Policy and reality. A few days back I was all irked at the company's harsh and pathetic bereavement policy, giving you three paid days off if you lose a spouse, parent or child. Next day, a woman in my office got a call about her very ill dad, told the closest manager, and left the office within about 3 minutes of hanging up the phone. She hasn't been back in the office since, and nobody's bat an eye, everybody's covering for her, and, I'm quite sure, nobody's counting days.
It makes me feel much better that the official policy seems to be nothing more than a thing that's written down, and that's all.
In other news: In the car tonight on the highway home from visiting some out-of-town friends, Charlie (who is roughly 3 3/4)asked us, "Do you realize that all those red lights out there fit in one conta*ner?" I said, wow, how do they do that? "It's a magic c*ntainer."
First, I was loving the use of the phrase, "do you realize", which is new to him. But what I did realize is that he'd been listening to my husband talk earlier in the afternoon about a theory that concludes that the entire human race would fit in the space of a sugar cube if you squeezed out all the empty space (99.999% of the volume of ordinary matter is empty space; massive distance between the nucleus of an atom and its electrons, but don't quote me). I didn't think he was listening, but he picked up the information, and put it into his own magic container.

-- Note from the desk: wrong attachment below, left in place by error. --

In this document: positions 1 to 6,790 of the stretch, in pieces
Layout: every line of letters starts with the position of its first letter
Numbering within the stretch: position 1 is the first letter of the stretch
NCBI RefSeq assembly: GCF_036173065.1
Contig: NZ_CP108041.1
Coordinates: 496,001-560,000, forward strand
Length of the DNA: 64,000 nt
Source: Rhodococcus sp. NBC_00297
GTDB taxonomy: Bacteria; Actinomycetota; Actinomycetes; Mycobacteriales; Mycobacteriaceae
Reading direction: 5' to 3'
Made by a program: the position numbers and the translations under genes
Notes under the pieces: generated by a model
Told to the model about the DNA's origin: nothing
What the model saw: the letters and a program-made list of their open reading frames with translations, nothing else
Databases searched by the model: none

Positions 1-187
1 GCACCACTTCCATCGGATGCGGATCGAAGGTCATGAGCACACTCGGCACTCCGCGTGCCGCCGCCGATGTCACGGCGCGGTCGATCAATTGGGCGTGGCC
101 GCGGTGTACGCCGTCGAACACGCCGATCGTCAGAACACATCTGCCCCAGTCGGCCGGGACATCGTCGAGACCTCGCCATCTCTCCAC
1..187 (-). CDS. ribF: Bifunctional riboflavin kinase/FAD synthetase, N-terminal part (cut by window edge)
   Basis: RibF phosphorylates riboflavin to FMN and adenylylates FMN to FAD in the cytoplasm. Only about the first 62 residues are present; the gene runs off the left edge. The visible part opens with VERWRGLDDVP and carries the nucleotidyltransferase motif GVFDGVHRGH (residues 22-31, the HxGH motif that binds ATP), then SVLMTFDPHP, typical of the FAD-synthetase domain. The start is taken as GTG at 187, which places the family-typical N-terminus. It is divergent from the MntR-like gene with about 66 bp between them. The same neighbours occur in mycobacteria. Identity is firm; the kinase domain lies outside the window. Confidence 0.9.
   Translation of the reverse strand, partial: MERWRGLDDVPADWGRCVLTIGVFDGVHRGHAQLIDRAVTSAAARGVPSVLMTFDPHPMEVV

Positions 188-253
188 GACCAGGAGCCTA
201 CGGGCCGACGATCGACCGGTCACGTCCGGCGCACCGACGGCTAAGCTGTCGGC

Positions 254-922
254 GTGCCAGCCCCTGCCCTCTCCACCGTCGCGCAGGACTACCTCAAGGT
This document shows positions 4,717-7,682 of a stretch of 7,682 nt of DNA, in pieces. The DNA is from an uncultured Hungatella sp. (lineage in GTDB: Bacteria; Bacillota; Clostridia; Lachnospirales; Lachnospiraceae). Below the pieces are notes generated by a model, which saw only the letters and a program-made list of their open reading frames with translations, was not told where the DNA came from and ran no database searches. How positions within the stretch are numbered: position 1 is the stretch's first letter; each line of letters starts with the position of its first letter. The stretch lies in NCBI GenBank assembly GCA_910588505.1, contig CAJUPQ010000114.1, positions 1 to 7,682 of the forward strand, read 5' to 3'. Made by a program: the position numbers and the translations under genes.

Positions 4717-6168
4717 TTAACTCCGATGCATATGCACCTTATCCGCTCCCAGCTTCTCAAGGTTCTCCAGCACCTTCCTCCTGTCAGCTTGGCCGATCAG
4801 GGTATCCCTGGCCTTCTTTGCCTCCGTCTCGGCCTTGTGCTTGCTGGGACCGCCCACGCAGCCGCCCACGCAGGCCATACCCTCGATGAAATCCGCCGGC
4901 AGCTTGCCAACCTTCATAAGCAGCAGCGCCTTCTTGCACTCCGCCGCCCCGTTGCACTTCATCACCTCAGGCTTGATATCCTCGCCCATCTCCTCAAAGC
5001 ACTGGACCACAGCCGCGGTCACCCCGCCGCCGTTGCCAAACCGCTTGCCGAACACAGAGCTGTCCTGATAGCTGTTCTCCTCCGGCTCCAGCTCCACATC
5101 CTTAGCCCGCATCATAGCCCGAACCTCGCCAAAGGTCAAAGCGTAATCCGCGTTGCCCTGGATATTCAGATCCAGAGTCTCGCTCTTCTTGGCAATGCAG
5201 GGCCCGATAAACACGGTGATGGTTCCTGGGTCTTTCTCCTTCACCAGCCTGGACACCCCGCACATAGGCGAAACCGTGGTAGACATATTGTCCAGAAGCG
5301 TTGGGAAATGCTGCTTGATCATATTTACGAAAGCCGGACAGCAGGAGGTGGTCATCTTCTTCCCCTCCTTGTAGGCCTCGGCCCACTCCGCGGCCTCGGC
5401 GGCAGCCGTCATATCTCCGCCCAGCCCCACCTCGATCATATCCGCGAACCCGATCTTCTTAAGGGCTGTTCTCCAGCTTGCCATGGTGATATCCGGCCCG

I'm kicking myself. One of the friends we were visiting is expecting her first child soon, and she was saying she'll probably feel guilty when she goes back to work, and I, stupidly, said, "oh don't worry about it (or something like that), you'll feel guilty no matter what you do." Gah! That's exactly the kind of glib thing I'd sometimes hear from well-meaning-but-asinine people when I was pregnant, which usually just made me mad later (then I'd feel guilty for being so enraged at someone so seemingly well meaning). I have to make it up to her.
Ennisclare. A sign on a building on the way home tonight saying "Ennisclare" reminded me of my lovely trip to Ireland not long ago. I was trying to think when exactly that trip was. Guess what -- ten years ago. I was all choked about turning 35, so I took a trip to visit friends to mark the occasion and cheer myself up. I swear it still feels recent. As for taking a trip to cheer me up about turning 35, it worked. It was so much fun, and I used it as fuel for a long long time afterward, going on a decade. Reminds me at the time what my mom said when I told her facing 35 seemed "like I was on the edge of an abyss!" My mom's answer: "Guess, what? Next year you get to turn 36!" I find her remark a lot funnier ten years later than I did at the time.